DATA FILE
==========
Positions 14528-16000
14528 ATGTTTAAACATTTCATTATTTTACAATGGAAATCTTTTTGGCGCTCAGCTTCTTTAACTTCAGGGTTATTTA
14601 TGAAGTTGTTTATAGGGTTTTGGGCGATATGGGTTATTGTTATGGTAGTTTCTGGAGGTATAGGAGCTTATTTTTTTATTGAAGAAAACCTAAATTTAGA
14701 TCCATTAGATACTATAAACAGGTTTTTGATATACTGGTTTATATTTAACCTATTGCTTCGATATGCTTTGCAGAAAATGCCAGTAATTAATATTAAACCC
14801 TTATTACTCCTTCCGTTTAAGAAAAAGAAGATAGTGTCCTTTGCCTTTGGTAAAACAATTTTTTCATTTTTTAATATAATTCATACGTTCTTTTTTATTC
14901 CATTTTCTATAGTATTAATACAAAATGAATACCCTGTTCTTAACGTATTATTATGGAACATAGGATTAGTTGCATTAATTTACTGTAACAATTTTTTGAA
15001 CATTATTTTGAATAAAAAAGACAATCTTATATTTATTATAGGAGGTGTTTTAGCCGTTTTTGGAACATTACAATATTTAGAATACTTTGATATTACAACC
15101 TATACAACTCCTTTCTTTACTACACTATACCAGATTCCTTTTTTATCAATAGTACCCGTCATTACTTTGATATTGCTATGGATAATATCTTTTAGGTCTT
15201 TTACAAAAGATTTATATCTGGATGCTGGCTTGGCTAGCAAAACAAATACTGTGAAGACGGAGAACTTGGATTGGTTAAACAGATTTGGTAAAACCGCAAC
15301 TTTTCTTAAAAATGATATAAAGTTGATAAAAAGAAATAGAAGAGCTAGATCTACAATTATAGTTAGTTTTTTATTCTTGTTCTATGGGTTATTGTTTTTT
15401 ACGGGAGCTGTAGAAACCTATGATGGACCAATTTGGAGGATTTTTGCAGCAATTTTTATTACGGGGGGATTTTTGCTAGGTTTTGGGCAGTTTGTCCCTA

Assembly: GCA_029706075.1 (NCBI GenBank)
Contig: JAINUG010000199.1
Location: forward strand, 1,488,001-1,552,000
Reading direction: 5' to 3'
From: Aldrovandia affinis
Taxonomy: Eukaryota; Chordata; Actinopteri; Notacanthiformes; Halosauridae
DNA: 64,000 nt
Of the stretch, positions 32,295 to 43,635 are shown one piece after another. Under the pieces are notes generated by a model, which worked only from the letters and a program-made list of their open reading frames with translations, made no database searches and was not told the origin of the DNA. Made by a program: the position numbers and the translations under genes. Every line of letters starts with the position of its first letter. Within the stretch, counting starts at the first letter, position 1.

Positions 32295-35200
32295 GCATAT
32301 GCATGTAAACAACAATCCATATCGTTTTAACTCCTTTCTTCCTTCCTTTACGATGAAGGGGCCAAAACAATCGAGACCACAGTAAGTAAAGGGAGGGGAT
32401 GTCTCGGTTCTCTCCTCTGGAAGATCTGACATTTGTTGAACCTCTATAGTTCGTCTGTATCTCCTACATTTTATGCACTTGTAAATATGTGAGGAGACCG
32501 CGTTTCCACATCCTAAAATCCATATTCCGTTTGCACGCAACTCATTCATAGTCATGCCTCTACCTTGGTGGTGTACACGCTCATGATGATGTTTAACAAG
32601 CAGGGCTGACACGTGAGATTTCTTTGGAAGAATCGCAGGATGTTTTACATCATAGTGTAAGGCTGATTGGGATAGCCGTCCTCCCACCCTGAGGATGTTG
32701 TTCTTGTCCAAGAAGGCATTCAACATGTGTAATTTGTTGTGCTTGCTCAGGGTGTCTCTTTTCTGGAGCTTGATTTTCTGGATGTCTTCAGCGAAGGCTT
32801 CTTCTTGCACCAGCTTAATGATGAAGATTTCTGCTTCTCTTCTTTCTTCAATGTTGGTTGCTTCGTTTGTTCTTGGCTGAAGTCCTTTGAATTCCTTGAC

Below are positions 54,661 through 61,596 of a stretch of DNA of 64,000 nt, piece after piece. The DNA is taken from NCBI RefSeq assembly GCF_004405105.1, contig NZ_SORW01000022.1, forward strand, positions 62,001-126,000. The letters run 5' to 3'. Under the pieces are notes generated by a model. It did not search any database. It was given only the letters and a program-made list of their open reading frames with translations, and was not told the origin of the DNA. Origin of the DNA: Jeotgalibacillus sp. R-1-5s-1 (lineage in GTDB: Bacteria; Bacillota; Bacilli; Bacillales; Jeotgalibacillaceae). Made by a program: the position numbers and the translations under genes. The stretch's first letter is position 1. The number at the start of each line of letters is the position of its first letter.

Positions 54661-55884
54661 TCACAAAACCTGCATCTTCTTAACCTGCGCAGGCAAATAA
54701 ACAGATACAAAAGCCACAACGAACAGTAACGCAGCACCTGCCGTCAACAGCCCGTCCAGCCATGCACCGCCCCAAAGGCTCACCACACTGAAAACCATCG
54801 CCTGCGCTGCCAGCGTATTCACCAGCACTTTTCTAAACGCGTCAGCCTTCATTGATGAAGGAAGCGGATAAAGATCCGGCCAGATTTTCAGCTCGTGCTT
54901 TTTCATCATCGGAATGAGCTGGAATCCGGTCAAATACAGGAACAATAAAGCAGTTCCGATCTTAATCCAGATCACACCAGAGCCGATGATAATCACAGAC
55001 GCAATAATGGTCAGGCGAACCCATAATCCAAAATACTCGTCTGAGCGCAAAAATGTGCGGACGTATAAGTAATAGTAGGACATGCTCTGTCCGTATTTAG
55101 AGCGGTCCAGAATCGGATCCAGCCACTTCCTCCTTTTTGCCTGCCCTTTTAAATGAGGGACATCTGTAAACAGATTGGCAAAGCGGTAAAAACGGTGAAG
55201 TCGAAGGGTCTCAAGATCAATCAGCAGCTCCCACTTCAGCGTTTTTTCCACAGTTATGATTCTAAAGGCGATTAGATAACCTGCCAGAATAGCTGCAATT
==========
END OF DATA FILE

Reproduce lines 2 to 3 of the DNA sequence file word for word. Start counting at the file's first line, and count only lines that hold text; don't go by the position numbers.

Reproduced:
14528 ATGTTTAAACATTTCATTATTTTACAATGGAAATCTTTTTGGCGCTCAGCTTCTTTAACTTCAGGGTTATTTA
14601 TGAAGTTGTTTATAGGGTTTTGGGCGATATGGGTTATTGTTATGGTAGTTTCTGGAGGTATAGGAGCTTATTTTTTTATTGAAGAAAACCTAAATTTAGA